HC Deb 04 August 1914 vol 65 cc1905-7
60. Mr. F. HALL (Dulwich)

asked the President of the Board of Trade, if his attention has been called to the claim of Mr. C. W. Wright for arrears of pay due to him in connection with his services as local agent for the Board of Trade Labour Exchanges and Unemployment Insurance at Penge; whether he is aware that it was arranged on Mr. Wright's appointment that his remuneration should be based on the number of unemployed books current in the area of the agency at the end of the year upon a fixed scale; that subsequently his appointment as local agent was determined and he received a fresh appointment as a temporary clerk at the Anerley Road Exchange; that on 13th November, 1913, the Board of Trade sent Mr. Wright an order for £42 5s. 10d. in full satisfaction of his claim for remuneration while acting as local agent; that this offer was refused and the Board of Trade in February, 1914, offered to pay a further sum of £10 10s. 8d. if accepted in settlement; if he can state why, if the first amount offered represented all that Mr. Wright was entitled to, the offer of a further sum was made to him; on what basis these proposed payments were calculated; what amount was due to Mr. Wright at the time his appointment as local agent was terminated on the scale of pay laid down in the Board's letter of 21st January. 1913; and if he will explain the grounds upon which Mr. Wright was discharged from his employment as temporary clerk shortly after he submitted a petition through his solicitors with regard to the-payments properly due to him?


The facts in this, case are not completely stated in the question. I am circulating with the votes a statement giving full particulars of the case referred to.—[See Written Answers this date.]


Can the hon. Gentleman, to-save time, say what is the meaning of the words "books current?"


asked the President of the Board of Trade, whether his attention has been called to allegations as to the inadequate pay received for overtime work at the Labour Exchanges in Scotland; if he can say what is the scale of overtime pay for Labour Exchange work; and whether any steps have recently been taken with reference to it?


Clerks employed in; the Labour Exchanges are not entitled by the terms of their appointment to any payment for overtime; and prior to April 18th, 1914, payments for overtime work were made only in respect of periods of exceptional pressure with the special sanction of His Majesty's Treasury in each case. These payments took the form of gratuities. Certain complaints were made as to the inadequacy of these gratuities. Since April 18th, 1914, a regular system of overtime pay at hourly rates, which are practically the same as those paid to clerks in other branches of the Government Service on similar scales of salary, has been in force in the Department. The rates paid are 1s. 2d. per hour for clerks on the scale of salary £110—£5—£150; 10d. per hour for clerks on the scale of salary £60—£5—£105; and 8d. per hour for clerks on the scale of 20s.—1s.—30s. per week. Temporary clerks whose remuneration is from 25s. to 35s. per week are paid for overtime work at the rate of 10d. per hour.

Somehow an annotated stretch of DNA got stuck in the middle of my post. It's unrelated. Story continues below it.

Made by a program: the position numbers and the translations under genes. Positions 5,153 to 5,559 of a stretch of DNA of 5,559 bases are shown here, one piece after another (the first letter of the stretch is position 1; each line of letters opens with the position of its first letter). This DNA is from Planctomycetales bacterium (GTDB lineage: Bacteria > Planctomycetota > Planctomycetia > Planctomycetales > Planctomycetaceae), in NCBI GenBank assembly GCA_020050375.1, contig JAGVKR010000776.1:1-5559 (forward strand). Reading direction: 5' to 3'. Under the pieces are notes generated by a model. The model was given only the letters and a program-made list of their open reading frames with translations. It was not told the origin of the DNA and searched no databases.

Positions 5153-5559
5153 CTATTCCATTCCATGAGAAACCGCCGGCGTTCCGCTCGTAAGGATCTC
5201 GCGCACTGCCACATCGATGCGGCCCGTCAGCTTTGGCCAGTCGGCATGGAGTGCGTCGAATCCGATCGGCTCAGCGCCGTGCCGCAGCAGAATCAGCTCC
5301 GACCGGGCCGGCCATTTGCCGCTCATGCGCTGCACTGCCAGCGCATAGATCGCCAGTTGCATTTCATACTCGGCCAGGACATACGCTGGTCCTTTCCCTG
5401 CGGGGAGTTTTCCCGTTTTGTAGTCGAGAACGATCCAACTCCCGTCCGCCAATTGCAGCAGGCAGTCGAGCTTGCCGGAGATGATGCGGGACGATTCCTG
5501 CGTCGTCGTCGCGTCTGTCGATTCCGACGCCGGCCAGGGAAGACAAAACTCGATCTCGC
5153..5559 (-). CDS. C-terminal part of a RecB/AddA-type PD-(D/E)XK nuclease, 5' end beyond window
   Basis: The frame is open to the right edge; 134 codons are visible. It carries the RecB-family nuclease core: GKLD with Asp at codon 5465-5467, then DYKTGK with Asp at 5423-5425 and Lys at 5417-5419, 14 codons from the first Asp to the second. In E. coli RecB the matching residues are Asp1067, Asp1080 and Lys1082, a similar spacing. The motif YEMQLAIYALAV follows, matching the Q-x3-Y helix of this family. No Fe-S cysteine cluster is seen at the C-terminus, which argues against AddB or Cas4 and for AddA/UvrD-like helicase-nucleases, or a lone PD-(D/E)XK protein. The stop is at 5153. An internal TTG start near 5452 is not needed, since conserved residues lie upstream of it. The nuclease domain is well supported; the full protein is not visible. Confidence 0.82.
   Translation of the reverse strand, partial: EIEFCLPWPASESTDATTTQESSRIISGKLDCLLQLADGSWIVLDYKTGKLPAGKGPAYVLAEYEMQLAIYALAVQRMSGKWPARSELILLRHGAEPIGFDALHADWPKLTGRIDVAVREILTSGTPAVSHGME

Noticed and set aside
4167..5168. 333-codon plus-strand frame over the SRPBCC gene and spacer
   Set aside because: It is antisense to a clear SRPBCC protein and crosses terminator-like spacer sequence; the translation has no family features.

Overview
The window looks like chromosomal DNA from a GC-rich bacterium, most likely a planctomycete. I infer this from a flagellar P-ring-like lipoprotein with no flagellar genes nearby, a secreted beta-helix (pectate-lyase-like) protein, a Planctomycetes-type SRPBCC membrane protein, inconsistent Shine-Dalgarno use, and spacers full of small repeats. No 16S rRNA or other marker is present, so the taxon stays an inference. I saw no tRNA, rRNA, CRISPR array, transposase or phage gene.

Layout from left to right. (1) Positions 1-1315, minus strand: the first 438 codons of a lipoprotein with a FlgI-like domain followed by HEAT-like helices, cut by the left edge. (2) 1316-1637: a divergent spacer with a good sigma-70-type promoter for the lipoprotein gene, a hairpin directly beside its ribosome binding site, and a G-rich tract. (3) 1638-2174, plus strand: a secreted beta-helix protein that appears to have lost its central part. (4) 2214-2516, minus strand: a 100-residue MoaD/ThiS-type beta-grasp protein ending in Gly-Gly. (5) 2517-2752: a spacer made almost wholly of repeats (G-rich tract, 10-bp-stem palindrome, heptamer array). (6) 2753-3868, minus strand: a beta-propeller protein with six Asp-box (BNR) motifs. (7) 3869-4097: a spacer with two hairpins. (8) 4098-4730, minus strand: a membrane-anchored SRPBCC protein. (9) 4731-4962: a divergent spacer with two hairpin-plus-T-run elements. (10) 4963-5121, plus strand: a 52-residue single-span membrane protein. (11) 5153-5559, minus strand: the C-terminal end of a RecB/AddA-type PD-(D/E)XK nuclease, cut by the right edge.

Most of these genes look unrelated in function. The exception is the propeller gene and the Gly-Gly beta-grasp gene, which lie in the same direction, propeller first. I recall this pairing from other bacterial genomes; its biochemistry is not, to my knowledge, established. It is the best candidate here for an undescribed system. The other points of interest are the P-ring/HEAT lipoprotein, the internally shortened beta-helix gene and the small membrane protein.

63. Mr. W. THORNE

asked the President of the Board of Trade if he is aware that the manager at the Stratford, East, Labour Exchange on Monday, 27th July, sent a number of plasterers to Grays, Essex, to work for Messrs. Mallables, which is in dispute in connection with the London building trades lockout; if he can say why the men in question were not informed at the time that the job was in dispute; and if he intends taking any action in the matter?


I have caused inquiries to be made into the matter to which my hon. Friend refers. I understand that no information was in the possession of the Labour Exchange at Stratford that the firm in question was one which was affected by the dispute in the London building trade. One man only was submitted to the firm from the Stratford Exchange.